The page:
Difference Between Knowing Programming and Knowing Syntax

I keep advocating that one must understand the programming concepts while learning a programming language, and not just be keen about the syntax. And it is not very convincing, especially because there are not visible benefits. Most of the times only the short term benefits are visible, the long term ones are either too far away or we do not have the vision at all. So, here is one of the analogies I try to provide for making it more comprehensible.

Difference between knowing programming and knowing syntax is the same as between being educated and being literate. You can very well read and write the text with the language you learnt by being just literate. But you need to be educated to inform yourselves with it and apply it to make a difference in your life. Learning only the syntax is like trying to be just literate.

I find a lot of novices in a position where they find it hard to understand design, but once a pseudo algorithm is given, they can translate it into a programming language. When you are just literate, you can only write what others dictate. Of course you cannot code without knowing the syntax, but what guides your code is not the language syntax but the programming concepts and the language philosophy.

Even if it is more difficult, and you cannot see the immediate benefits, it is better to educate yourself than just being literate.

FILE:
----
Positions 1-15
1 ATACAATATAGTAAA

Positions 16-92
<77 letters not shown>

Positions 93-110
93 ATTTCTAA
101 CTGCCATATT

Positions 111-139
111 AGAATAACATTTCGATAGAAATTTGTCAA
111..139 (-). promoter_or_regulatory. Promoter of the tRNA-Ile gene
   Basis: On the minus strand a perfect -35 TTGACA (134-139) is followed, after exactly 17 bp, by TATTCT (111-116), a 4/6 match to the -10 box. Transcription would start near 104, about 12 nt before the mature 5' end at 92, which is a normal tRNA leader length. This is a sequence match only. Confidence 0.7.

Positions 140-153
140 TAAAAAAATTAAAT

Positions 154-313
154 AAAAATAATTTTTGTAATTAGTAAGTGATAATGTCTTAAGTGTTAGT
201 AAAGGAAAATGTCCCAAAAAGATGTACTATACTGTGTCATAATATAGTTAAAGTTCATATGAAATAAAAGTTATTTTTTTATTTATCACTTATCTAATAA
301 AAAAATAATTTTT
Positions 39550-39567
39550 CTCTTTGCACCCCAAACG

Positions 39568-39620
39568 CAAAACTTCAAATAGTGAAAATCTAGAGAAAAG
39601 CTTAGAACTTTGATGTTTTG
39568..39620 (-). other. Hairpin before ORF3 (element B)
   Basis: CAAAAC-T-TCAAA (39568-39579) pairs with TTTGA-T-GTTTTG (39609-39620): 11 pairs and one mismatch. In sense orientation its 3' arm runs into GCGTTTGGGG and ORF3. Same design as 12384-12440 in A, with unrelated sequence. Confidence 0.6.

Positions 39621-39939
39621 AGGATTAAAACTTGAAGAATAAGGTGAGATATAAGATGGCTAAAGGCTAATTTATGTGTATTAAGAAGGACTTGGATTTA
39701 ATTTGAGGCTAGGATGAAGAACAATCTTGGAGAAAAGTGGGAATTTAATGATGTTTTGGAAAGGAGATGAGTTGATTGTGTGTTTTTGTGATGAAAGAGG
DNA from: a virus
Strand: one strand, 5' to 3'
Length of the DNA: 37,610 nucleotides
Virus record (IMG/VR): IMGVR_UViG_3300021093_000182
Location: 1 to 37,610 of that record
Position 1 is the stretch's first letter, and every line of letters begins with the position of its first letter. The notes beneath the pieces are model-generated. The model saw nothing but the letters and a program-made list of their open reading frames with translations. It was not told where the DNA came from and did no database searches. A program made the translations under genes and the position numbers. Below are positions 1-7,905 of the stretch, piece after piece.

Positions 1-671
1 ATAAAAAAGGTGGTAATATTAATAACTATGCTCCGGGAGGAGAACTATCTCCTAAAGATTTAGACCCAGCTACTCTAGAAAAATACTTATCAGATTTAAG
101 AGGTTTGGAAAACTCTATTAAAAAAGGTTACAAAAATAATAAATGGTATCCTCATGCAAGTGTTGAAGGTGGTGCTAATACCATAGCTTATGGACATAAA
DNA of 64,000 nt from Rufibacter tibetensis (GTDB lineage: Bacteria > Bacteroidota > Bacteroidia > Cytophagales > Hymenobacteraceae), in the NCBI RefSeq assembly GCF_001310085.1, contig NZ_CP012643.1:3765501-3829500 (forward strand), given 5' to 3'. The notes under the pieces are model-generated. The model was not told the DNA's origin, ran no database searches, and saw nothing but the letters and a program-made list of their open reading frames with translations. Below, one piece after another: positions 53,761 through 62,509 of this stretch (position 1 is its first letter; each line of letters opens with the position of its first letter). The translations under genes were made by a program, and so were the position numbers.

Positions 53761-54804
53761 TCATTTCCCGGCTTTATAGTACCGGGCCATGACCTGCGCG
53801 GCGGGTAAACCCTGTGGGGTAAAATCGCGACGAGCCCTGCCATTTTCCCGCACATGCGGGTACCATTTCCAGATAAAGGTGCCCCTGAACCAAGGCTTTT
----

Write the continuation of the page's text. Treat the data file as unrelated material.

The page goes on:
Discussion [Participate or Link]

  1. Josh said:

    Very true. And the best way to learn to ‘program’ (as opposed to coding by rote) is just to keep trying. Experience is very valuable and should not be underestimated. In time you’ll be able to look at a problem and see it as a combination of smaller problems, all of which you have coded the solution to before.

  2. ryan said:

    I couldn’t agree more. Programming is full of design, and without knowing the language and when/where/why to use certain things, the design part of it is lost.

    I’ve taken a lot of time to study and learn patterns and higher level models of language structure, and it sometimes annoys me when people think they can come in and read a couple of chapters of some book and then compare their work with mine. Maybe that’s just me, but if you’re not willing to work hard, nothing will come out of it in the end; you’d just be wasting your time.

    Good post.

  3. artist said:

    I like this:

    But you need to be educated to inform yourselves with it and apply it to make a difference in your life.

    The purpose of programming v/s syntax is making the difference.

  4. passat said:

    Good article!

    So, what is your practical advice? how to get educated myself? any reading roadmaps? or list of books you can recommend?


  5. Abhijit Nadgouda said:

    Thanks for your comments.

    passat, one of the things I will suggest is to read about general programming concepts, datastructures, algorithms, design, architectural concerns. Typically they are language agnostic. Also thinking about other platforms

    Another aspect that is important is to realize that any software program always strives to achieve a balance between certain factors, like performance, scalability maintainability, readability, extensibility and so on. I started looking at languages anew once this struck me.